SackSEER rating provides a historical percentile rating on the player's prospects for success as compared to the other prospects in SackSEER's database, irrespective of projected draft position. For instance, SackSEER currently has 369 edge rushers in its database, so a prospect in this year's draft who is stronger than 240 of those prospects on the historical trends identified by SackSEER would have a SackSEER rating of 65.0 percent (240/369). If you want to see how the prospects stack up based on SackSEER's trends alone, you can look at SackSEER rating. If you want to see how the prospects stack up based on SackSEER's trends when balanced against conventional wisdom -- accounting for the subjective aspects of a player that scouts can account for better than statistics -- you can look at SackSEER projection.
SackSEER rating also includes two additional factors that are not included in SackSEER Projection: weight and quality of competition, with a slight downward adjustment for players who hail from sub-FBS schools.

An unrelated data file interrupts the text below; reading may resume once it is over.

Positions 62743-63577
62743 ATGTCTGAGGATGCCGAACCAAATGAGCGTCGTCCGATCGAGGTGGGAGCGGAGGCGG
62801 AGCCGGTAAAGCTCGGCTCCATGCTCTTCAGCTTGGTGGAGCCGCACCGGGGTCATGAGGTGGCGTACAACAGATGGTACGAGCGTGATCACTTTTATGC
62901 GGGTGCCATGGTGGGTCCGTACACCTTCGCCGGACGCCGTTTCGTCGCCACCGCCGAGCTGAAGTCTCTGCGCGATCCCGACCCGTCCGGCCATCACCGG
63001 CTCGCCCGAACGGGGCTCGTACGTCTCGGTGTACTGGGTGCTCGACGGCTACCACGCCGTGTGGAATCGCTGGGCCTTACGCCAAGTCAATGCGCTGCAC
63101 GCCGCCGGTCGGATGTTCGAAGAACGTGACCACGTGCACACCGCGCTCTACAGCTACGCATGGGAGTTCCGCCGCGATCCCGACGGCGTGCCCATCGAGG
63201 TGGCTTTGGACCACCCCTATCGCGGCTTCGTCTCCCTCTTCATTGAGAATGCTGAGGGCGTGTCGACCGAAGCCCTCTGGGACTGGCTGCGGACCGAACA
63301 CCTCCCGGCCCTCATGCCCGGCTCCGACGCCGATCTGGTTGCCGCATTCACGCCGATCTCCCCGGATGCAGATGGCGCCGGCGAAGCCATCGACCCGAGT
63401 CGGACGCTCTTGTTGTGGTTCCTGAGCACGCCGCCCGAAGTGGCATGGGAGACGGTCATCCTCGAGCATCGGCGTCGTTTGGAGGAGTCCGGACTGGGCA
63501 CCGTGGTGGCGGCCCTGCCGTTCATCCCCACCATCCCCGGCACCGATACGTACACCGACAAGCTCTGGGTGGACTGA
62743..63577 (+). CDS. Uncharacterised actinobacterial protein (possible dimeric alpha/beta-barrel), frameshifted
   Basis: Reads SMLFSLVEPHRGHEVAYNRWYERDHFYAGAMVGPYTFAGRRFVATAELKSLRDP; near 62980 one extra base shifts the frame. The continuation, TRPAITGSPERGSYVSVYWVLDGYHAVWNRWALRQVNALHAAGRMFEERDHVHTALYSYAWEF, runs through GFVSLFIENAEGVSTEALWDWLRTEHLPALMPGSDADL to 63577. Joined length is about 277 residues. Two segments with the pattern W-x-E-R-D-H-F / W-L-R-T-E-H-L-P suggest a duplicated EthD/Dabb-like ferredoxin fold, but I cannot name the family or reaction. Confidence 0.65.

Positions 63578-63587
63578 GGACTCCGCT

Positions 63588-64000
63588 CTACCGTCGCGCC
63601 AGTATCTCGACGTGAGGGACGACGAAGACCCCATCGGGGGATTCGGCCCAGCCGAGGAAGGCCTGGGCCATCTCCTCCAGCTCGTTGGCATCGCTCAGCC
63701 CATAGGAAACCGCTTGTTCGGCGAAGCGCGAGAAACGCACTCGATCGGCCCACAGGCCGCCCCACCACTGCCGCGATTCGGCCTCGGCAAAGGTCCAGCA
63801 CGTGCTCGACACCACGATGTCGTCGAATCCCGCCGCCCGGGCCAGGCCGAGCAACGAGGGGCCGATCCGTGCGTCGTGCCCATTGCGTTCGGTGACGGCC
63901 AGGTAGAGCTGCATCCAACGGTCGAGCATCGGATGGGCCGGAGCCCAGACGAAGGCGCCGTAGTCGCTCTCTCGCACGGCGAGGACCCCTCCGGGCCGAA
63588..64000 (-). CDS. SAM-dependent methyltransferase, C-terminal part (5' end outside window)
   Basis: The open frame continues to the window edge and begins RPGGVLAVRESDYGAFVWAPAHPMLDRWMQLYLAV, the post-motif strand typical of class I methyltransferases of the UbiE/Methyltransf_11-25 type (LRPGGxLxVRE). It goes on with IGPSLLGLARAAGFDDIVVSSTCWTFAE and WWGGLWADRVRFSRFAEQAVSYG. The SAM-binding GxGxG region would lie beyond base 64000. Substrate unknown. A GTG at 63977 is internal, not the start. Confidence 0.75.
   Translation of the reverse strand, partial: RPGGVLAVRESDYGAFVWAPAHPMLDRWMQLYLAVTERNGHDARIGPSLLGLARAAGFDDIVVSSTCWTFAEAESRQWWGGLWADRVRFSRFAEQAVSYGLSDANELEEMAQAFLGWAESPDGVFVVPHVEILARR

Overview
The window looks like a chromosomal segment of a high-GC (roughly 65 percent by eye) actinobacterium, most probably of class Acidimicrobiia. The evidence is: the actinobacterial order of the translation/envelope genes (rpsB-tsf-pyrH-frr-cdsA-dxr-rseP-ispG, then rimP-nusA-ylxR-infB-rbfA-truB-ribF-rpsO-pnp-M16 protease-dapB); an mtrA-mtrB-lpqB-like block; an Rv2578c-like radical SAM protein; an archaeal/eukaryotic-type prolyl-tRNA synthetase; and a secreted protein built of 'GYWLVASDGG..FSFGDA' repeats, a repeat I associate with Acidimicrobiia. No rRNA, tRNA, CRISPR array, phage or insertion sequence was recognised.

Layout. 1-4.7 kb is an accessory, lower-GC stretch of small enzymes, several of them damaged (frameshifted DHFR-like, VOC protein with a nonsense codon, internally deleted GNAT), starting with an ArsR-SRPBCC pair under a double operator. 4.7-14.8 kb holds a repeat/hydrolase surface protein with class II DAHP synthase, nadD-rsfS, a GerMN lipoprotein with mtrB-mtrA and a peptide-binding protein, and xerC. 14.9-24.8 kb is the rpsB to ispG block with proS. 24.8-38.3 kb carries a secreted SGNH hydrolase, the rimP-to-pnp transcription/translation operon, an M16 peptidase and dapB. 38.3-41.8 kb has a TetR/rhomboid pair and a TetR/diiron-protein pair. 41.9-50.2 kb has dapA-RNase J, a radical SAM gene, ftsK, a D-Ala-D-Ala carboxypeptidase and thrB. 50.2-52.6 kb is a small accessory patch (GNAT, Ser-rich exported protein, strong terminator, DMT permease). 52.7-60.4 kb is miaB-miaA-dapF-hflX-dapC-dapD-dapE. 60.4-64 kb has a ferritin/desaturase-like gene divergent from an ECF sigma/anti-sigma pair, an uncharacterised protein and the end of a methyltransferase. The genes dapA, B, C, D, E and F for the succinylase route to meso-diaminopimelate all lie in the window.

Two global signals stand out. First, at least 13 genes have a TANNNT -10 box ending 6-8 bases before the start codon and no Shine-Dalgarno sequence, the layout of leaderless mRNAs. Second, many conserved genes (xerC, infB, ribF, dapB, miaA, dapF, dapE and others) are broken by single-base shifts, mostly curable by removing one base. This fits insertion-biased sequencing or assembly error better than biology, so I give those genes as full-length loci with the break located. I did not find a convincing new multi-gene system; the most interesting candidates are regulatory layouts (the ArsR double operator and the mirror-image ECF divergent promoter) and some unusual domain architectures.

This year, SackSEER projects the edge rushers at the top of the NFL draft to be mostly mediocre, at least as compared to their highly-drafted brethren in past drafts. However, this draft does include a smattering of underrated edge rushers who will likely be available outside of the first round.
Leonard Floyd, Georgia
SackSEER Projection: 26.9 Sacks through Year 5
SackSEER Rating: 81.0%
Leonard Floyd's explosion numbers were fantastic. He recorded a 4.60-second 40-yard dash, a 39-inch vertical leap, and a broad jump of 10 feet, 7 inches -- numbers that place him among the top 20 most explosive edge-rusher prospects of all time. His college production, however, left something to be desired, as Floyd never had more than 6.5 sacks in a season for the Georgia Bulldogs. Moreover, Floyd had no interceptions and only four pass breakups, which leave him with a below-average passes defensed rate for a drafted edge-rusher prospect.